“My Dad was such an amazing role model. As a father, staying healthy is a huge priority for me and regular screening for bowel cancer is a no-brainer.”
Edwin Lim has several very moving reasons to get involved in this year’s Move your Butt challenge. Bowel cancer has affected too many friends, family members and colleagues.
In fact, Ed’s law firm, Hudson Gavin Martin, has been a supporter of Bowel Cancer NZ since its inception in 2010. “My wife Annika is a good friend of Mary Bradley (Bowel Cancer NZ’s Communications and Funding Manager). We were both working in the Middle East when Mary was diagnosed with bowel cancer at age 28 – with a five-month-old baby. Seeing Mary deal with the shock of the diagnosis and what she went through really opened our eyes to the tragedy that is bowel cancer in New Zealand.”
Closer to home, Ed’s father was also diagnosed with the disease in 2009. At the time, Ed and his wife Annika were still working in the Middle East. “Dad was a retired endocrinology medical researcher at the University of Auckland medical school. When we were overseas he developed an autoimmune disorder. He got through that, but he didn’t come right and suspected it could be something else.” Ed says he had many of the symptoms of bowel cancer but it was misdiagnosed. “He’d go to the doctor who kept saying it was nothing to worry about.”
Ed’s sister, a doctor in Melbourne, visited her father just before Christmas. She was shocked at how unwell he looked and insisted that he see a specialist. Finally, scans revealed a Stage 4 ‘tennis-ball-sized’ tumour in his small bowel, which turned out to be a very rare form of bowel cancer.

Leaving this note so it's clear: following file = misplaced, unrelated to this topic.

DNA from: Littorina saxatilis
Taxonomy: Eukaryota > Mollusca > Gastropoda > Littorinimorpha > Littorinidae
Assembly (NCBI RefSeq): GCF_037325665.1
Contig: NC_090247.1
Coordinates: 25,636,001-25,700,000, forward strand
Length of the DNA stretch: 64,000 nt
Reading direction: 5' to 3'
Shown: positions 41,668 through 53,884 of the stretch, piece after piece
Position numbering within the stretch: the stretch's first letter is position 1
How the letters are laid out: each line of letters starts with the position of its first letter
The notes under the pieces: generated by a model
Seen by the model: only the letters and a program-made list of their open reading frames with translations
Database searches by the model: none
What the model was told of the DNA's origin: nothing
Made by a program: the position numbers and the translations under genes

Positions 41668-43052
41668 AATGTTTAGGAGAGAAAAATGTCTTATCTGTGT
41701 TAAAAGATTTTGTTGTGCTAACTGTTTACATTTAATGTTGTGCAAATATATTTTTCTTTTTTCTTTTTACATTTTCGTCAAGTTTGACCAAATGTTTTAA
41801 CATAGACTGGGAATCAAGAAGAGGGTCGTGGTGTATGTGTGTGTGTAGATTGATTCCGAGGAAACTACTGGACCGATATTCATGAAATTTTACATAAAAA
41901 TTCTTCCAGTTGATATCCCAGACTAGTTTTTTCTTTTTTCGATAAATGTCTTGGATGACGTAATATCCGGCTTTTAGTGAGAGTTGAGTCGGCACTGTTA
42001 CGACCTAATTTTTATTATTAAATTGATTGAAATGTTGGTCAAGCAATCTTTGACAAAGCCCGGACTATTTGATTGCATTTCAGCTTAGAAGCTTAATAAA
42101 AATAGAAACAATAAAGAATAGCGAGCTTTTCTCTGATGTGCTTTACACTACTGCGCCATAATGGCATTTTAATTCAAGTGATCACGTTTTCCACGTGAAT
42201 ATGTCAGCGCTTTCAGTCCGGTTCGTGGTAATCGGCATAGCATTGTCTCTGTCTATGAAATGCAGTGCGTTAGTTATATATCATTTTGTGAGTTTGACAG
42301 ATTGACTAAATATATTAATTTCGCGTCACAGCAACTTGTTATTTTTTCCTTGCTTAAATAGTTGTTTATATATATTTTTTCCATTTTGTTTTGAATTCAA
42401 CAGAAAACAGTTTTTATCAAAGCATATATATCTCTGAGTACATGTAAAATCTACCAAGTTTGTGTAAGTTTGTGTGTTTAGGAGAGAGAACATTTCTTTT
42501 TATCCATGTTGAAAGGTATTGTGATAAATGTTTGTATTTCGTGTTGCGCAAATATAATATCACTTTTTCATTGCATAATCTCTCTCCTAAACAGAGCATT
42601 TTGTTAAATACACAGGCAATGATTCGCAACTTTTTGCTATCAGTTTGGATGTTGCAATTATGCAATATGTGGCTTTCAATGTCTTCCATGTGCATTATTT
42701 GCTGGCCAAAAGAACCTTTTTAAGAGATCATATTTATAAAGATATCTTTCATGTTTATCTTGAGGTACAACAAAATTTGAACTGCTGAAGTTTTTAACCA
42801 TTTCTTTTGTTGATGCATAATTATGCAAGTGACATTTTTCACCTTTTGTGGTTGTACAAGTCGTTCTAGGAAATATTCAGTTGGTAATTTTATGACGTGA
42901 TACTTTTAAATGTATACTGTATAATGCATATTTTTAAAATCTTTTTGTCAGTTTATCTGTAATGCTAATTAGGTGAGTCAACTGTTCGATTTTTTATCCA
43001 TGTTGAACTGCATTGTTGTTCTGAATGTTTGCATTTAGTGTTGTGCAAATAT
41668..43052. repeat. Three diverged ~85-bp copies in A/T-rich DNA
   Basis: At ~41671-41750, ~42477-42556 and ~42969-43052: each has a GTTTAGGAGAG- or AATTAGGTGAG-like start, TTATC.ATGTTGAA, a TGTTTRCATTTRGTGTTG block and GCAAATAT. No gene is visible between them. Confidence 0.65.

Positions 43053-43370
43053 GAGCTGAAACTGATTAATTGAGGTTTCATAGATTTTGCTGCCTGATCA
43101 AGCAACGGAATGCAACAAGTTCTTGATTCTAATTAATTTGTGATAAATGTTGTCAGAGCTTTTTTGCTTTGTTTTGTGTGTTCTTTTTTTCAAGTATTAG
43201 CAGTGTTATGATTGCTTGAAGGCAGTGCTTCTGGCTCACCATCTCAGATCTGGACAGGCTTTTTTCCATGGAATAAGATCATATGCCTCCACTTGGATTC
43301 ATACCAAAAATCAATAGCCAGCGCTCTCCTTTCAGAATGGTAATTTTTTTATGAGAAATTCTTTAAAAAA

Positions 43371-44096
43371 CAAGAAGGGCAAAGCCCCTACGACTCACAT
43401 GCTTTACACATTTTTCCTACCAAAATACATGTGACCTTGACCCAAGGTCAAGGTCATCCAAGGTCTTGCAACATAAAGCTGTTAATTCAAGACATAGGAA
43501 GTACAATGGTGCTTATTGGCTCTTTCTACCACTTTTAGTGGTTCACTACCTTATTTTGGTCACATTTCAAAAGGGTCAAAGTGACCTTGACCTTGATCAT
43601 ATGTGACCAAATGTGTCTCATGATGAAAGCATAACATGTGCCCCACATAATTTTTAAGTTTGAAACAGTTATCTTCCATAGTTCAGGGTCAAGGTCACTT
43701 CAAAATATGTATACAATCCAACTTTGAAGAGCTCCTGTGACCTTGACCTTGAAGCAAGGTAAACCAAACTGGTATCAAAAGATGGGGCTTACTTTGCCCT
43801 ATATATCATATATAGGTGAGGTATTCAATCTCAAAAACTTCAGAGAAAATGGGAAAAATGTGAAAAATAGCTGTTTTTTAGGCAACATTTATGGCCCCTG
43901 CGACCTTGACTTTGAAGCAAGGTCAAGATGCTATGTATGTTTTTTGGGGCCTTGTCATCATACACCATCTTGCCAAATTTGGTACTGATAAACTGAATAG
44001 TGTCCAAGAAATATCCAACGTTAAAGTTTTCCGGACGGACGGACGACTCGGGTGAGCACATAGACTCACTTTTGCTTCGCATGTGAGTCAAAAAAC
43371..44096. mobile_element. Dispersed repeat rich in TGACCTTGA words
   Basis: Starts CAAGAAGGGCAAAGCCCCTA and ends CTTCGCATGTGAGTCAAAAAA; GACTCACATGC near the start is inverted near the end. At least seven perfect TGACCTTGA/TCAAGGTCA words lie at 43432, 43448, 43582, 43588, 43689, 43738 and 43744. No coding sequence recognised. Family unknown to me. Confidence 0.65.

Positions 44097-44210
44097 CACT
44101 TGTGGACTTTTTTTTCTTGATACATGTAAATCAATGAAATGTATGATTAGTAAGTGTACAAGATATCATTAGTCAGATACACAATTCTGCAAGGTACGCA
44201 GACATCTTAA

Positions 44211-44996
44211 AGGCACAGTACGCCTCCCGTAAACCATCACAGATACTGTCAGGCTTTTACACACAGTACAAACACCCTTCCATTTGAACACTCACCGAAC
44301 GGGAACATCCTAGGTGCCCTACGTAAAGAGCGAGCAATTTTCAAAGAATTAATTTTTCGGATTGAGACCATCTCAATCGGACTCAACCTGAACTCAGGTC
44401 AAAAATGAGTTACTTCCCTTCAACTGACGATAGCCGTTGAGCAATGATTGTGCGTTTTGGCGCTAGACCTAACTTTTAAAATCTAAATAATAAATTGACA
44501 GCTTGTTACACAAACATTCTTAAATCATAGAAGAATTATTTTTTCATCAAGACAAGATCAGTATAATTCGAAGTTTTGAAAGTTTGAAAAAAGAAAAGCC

The tumour was removed and Ed and Annika came home to New Zealand in 2010, after his father was diagnosed as terminal. They spent a year with his Dad and were honoured to have him attend their wedding shortly before he passed away.
More recently, just before Christmas 2019, one of Ed’s colleagues was also diagnosed with terminal bowel cancer, which has further cemented his dedication to spreading the word about New Zealand’s second biggest cancer killer.
“Many other people at our firm have had family members affected by bowel cancer too. That’s why we’re all behind it – both as a firm and me personally.” For his Move your Butt challenge, Ed says he’s thinking about either doing 20 minutes a day of intense exercise, or taking the 16 flights of stairs to his work every day.
“I have a young family now, so I do everything I can to stay healthy and prevent bowel cancer.”
Ed is very open about the fact that he and his sisters now have regular colonoscopies. “It’s nothing to be embarrassed about and not a big deal. My Dad was such an amazing role model. I have a young family and staying healthy is a huge priority for me and regular screening for bowel cancer is a no-brainer. I’ve spent the last year focusing on my health with a change of diet and lifestyle. Losing my Dad was a wake-up call – life is too short not to put your health first. You might look after your car and your house, but we often forget that the most important asset is you.
“It’s vital to understand what the symptoms are and if there’s any doubt, don’t sit on your symptoms, see a doctor,” stresses Ed. “And if you’re told you’re too young or it’s not bowel cancer, follow your instinct and get another opinion.
“My Dad thought his doctor was the right person: he was seeking an answer and got the wrong advice. Doctors are extremely knowledgeable but we can’t expect them to know everything – sometimes you just need to insist on seeing a specialist if things aren’t right.”
“Losing my Dad was a wake-up call – life is too short not to put your health first.”